This is the first recipe I'm posting that isn't one of my obscure creations :) these cookies have sort of a cult following since they're originally made with 100% whole wheat flour - they're Kim Boyce's famous chocolate chip cookies. Chances are you have a copy of the brilliant Good to the Grain  but if not, it's the book that put whole grain flours in the more mainstream baking route. The author is actually a trained pastry chef (Spago and all) (that's like having played for Barcelona on a winning streak, or something, for your reference. Hi dad!!) so you know this isn't just 'eat your whole grains and be healthy', it's more the delicate balancing act of adding whole grains for flavor and texture, which takes actual skill. If you've never tried one of the recipes on this site, try this one, because she's a professional! You can trust a James Beard winner.  This book is one of my favourites, if you're into whole grain, seasonal recipes or if it's something you're curious about, you'll be inspired by this book for sure. Anyway, I did make a few adaptations which are reflected in the recipe below (the original recipe is everywhere online including Food 52). To start with I halved the recipe. Because it's me, I used spelt flour rather than whole wheat, coconut oil instead of butter and used two unrefined sugars + cut the sugar... feel free to use either recipe if dairy isn't an issue for you, or mix and match.

These cookies are big, they're soft and pillowy, they're so good. It's suggested you use a chopped bar of fancy chocolate rather than chips which is what I always do, and also they're left super chunky -  I highly reccomend you take that route. Big melty pools of chocolate are kind of fun. Ask someone else to do the chopping, just show them the photo, and they'll also do the dishes for you :) If you try these or the originals, I would love to know your thoughts. Chocolate chip cookies are very subjective so it's totally a taste thing. 

The brightest end to your week + cookies xx


spelt chocolate chip cookies

adapted from Good to the Grain by Kim Boyce
dairy free   // makes around 10 laaarge cookies

1 1/2 cups (165g) spelt flour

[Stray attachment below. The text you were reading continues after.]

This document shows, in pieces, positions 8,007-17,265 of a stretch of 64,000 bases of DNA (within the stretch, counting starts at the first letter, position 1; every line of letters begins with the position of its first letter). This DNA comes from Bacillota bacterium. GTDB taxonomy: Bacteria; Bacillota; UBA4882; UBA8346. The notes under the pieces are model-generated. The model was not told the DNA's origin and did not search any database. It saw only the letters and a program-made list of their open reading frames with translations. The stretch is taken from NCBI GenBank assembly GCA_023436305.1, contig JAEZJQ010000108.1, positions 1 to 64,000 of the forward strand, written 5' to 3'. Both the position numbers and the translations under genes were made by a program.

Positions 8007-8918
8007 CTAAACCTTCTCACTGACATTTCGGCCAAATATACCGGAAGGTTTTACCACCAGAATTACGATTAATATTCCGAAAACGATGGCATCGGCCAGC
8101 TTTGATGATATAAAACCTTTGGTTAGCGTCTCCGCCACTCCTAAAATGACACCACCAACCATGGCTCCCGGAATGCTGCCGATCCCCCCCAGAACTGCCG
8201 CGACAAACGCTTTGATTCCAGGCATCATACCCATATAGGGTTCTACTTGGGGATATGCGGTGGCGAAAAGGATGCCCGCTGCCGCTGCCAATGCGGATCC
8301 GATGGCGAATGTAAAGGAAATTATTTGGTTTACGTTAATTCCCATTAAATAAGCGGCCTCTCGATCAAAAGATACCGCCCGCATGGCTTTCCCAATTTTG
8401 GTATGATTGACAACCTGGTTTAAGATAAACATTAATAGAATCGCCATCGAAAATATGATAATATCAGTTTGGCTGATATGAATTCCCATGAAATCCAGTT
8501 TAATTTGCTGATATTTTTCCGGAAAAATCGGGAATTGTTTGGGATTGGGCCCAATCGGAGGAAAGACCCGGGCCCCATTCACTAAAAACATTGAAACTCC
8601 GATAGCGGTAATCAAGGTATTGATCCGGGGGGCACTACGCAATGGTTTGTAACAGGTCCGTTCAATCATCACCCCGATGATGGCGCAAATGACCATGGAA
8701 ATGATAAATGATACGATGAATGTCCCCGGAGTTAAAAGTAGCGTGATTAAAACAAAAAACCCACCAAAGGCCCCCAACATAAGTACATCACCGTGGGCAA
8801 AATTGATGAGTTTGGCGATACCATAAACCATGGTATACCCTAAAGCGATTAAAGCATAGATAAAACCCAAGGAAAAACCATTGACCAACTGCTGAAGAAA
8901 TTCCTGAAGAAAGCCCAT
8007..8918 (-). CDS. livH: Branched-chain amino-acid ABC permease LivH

3/4 teaspoon baking powder
1/2 teaspoon baking soda
1/2 teaspoon salt
1/3 cup (50g) coconut sugar / dark muscavado sugar
1/3 (67g) cup turbinado sugar
1/2 cup (110g) extra virgin coconut oil, soft room temperature*
1 free range egg
1 teaspoon pure vanilla extract
110g/4 ounces bittersweet/dark chocolate, chopped into large chunks


Preheat the oven to 180'c, 350'F. Line 2 cookie sheets with parchment paper.

Whisk together the flour, baking powder & soda, and salt. Set aside.

In a large bowl (or the bowl of a standing mixer. I don't have one, so I'll give hand held mixer instructions, feel free to do it all in a stand mixer if you have one though) use a fork to cut the coconut oil into smaller chunks. Add the two sugars and with a hand held electric mixer on low speed, beat together. Turn the speed up to high and continue beat until the two sugars are combined with the oil and it's fluffier. Stop the beater and scrape the bowl with a flexible spatula whenever you need to.

Once the sugars are combined, add the egg and beat again on high speed until it's mixed evenly through the dough. Then add the vanilla and mix briefly once more.

Tip the flour mix into the same bowl as the oil and again using the beater, whisk till just combined and slightly clumpy. Add the chocolate pieces all at once to the dough and beat once more. The dough will be thick by this point and will come together into a ball easily. Use your hands to make sure all the chocolate pieces are evenly incorporated into the dough.

Portion out the dough into rounds on the cookie sheets - you want about 3 tablespoons a cookie (I used my 1.5T cookie scoop, 2 scoops per cookie, then rolled them into mounds). They do spread quite a bit, so leave around 7cm/ 3in between each one.

Bake the cookies for 16-18 minutes, rotating each sheet halfway through. They should be lightly browned all over and will still be very soft when you take them out, but they'll firm up as they cool. Slide the parchment, with the cookies, onto cooling racks and allow them a little time to cool. If you can, have one out of the oven. The rest will keep for 3 days in an airtight container. I will try freezing some too and let you know what happens.

notes

The recipe calls for cold butter but I've found that coconut oil, when cold, is cumbersome to work with and the mixer just makes a mess of it. I used room temperature oil - the key is that it's solid and not melting all over the place. The batter will look oily, but they turn out 100% ok.  No taste of coconut either. 

My cookies spread slightly less than the ones in the book's photos. That may be to do with the oil (it has higher fat content than butter which is part water) (just fyi) or with the fact that I cut back the sugar by 1/3. They're still very flat and even but have a liiiitle lump in the middle. I've been doing a lot of cookie science research but I'm not sure why this is... I'll let you know if I find out. If you try these and have any ideas, I'd love to hear them :)


cookies & snacks